Are the legal ramifications of a decentralized smart contract congruent with the legal protections and, by proxy, the perception of those protections, provided to parties entering a smart contract (asks Ducuing)?
Ducuing analyzes the Cryptokitties app and the subsequent fallout to determine whether the balance of information between users and developers undermined their proposed “trustless” execution. She analyzed terms of service agreements associated with the most widely-used token-based collectibles at the time of her research relative to the most broadly applicable legal frameworks those applications were operating under. She did not attempt to audit websites or terms of service.
Ducuing calls for co-regulation between blockchain developers and governments. Creating a legal framework that would define intellectual property rights within the blockchain space would clarify much of the legal gray area between decentralized ownership and local government. It is unclear whether Ducuing’s definition of trustless execution is intentionally conflated with decentralization or her definition was a conflation of concepts within the cryptocurrency/blockchain lexicon.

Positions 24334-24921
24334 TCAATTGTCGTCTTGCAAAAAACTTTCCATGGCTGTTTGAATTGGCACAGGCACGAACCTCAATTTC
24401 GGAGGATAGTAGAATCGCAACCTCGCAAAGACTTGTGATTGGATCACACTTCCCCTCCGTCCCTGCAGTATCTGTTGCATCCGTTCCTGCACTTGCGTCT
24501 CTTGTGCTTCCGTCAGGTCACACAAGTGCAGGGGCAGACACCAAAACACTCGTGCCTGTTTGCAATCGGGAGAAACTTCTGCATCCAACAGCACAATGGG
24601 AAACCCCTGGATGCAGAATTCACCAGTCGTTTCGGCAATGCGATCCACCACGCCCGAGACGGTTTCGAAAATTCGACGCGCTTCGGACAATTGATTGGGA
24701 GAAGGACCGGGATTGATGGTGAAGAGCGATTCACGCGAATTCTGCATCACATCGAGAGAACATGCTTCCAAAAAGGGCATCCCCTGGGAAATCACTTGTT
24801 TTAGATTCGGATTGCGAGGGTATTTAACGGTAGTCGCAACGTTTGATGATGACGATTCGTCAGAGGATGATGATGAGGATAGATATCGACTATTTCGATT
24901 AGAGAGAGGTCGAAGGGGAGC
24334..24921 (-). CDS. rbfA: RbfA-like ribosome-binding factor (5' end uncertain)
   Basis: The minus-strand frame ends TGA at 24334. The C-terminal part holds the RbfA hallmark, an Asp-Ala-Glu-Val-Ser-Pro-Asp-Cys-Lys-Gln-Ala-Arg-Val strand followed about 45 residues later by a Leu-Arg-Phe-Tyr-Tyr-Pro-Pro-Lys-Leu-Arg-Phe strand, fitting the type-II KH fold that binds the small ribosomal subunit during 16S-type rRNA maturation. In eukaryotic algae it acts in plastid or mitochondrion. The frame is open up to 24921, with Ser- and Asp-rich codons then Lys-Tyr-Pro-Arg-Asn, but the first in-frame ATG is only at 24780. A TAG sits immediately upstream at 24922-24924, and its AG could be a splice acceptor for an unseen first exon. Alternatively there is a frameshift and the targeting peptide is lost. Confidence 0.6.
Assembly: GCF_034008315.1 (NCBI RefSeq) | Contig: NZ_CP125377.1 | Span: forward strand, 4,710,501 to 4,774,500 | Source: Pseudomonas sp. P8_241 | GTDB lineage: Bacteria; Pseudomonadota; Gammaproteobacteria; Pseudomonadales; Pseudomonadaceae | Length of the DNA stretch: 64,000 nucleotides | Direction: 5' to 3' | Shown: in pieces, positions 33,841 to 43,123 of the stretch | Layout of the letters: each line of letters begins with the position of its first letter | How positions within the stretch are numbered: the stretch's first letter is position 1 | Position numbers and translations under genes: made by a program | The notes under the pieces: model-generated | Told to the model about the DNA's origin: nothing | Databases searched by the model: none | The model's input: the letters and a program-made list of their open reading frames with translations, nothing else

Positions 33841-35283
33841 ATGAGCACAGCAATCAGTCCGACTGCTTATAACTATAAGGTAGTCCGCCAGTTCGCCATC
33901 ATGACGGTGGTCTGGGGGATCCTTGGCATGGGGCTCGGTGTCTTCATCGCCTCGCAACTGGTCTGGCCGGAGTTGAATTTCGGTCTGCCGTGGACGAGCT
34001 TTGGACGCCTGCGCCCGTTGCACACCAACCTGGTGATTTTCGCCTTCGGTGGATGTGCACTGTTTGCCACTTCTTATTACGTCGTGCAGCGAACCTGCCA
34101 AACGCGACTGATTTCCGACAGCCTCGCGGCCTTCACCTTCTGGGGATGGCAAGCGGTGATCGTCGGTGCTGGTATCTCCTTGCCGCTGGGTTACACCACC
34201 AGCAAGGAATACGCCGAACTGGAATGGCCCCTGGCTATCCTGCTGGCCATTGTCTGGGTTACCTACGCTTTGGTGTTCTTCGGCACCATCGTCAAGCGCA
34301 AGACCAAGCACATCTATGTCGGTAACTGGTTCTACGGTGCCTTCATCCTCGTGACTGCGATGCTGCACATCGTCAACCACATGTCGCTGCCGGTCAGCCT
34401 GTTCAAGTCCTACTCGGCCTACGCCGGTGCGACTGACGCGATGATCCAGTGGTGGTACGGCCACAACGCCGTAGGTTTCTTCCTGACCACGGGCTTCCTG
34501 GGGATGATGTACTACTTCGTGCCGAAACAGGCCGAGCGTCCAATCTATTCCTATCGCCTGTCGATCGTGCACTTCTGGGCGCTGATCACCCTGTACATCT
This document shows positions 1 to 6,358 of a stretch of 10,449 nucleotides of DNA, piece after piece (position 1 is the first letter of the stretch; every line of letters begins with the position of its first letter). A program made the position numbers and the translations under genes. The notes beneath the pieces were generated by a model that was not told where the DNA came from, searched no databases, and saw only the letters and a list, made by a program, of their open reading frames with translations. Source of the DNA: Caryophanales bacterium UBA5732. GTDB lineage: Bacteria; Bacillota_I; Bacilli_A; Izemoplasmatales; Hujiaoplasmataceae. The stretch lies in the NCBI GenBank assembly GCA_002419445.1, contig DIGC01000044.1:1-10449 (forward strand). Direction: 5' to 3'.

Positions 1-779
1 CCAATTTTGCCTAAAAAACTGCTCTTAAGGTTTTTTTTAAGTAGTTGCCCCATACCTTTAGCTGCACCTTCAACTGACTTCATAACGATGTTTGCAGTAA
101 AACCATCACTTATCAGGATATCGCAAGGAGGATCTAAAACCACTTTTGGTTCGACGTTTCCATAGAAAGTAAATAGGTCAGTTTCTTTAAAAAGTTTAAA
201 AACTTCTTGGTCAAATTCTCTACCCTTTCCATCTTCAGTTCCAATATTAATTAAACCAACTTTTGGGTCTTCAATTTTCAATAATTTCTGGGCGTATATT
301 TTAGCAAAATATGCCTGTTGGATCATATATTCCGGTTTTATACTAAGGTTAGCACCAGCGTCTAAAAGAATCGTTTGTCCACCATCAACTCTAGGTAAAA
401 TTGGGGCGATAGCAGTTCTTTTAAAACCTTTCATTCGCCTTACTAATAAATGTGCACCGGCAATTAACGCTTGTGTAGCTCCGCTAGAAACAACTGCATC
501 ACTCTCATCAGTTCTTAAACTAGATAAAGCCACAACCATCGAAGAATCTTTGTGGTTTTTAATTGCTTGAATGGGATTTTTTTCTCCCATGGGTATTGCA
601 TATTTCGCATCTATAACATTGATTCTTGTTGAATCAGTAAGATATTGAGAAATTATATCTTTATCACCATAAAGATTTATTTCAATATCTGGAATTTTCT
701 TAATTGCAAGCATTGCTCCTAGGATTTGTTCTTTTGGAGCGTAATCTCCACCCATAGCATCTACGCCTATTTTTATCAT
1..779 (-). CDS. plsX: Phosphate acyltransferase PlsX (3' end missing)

In this context, learning the source of definitions and frameworks (such as Ducuing’s use of “decentralization”) that dominate perceptions about the blockchain among users would be of value. Assessing how academics and enthusiasts discover information concerning advancements in the blockchain space could provide important perspective. For example, if their information comes from informal sources such as social media or forums, it would be helpful to determine the ratio of time spent learning from informal sources to the time spent learning in formal venues.
Another avenue would be looking at the general terms of service agreements associated with websites that issue NFTs to assess whether their claims about ownership of an NFT are congruent with the legal enforcement of ownership within the seller and purchaser’s jurisdictions.